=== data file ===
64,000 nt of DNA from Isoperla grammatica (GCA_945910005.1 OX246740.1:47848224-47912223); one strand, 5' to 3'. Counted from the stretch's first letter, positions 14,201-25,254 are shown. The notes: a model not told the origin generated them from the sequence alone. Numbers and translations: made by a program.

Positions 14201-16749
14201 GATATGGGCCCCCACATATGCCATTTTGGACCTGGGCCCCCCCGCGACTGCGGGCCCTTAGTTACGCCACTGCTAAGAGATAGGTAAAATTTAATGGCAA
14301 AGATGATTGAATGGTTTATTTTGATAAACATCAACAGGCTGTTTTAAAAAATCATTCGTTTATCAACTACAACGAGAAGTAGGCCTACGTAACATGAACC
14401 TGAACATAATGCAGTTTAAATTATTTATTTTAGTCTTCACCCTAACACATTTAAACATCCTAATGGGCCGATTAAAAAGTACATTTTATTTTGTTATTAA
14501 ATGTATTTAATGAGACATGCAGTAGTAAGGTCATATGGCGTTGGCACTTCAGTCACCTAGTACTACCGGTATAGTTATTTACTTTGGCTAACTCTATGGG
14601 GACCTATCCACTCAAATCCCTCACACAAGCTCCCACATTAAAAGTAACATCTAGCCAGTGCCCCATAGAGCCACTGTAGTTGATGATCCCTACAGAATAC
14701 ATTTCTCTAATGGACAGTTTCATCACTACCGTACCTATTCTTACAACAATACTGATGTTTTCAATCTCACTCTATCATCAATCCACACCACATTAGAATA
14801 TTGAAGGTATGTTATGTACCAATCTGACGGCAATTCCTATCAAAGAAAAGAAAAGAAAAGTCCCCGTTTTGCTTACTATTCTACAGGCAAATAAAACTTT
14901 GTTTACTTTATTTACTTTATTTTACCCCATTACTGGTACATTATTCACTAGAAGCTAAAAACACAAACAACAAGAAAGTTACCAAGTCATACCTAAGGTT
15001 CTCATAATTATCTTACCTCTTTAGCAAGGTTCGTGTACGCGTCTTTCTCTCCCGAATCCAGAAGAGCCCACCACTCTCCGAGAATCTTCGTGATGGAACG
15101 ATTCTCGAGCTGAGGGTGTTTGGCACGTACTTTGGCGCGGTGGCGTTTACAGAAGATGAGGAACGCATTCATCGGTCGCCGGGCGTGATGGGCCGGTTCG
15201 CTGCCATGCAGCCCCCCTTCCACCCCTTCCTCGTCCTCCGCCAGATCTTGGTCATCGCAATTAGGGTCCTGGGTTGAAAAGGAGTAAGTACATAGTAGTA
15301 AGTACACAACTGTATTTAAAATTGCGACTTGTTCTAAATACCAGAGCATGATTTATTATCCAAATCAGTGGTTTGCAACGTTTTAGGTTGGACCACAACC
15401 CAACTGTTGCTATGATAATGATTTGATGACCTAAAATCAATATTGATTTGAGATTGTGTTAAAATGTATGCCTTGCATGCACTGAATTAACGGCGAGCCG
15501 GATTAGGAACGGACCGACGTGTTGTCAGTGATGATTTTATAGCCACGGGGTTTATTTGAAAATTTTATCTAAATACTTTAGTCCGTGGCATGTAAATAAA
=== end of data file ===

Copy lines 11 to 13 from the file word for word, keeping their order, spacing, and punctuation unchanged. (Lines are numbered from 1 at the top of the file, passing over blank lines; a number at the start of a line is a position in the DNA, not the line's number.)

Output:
15001 CTCATAATTATCTTACCTCTTTAGCAAGGTTCGTGTACGCGTCTTTCTCTCCCGAATCCAGAAGAGCCCACCACTCTCCGAGAATCTTCGTGATGGAACG
15101 ATTCTCGAGCTGAGGGTGTTTGGCACGTACTTTGGCGCGGTGGCGTTTACAGAAGATGAGGAACGCATTCATCGGTCGCCGGGCGTGATGGGCCGGTTCG
15201 CTGCCATGCAGCCCCCCTTCCACCCCTTCCTCGTCCTCCGCCAGATCTTGGTCATCGCAATTAGGGTCCTGGGTTGAAAAGGAGTAAGTACATAGTAGTA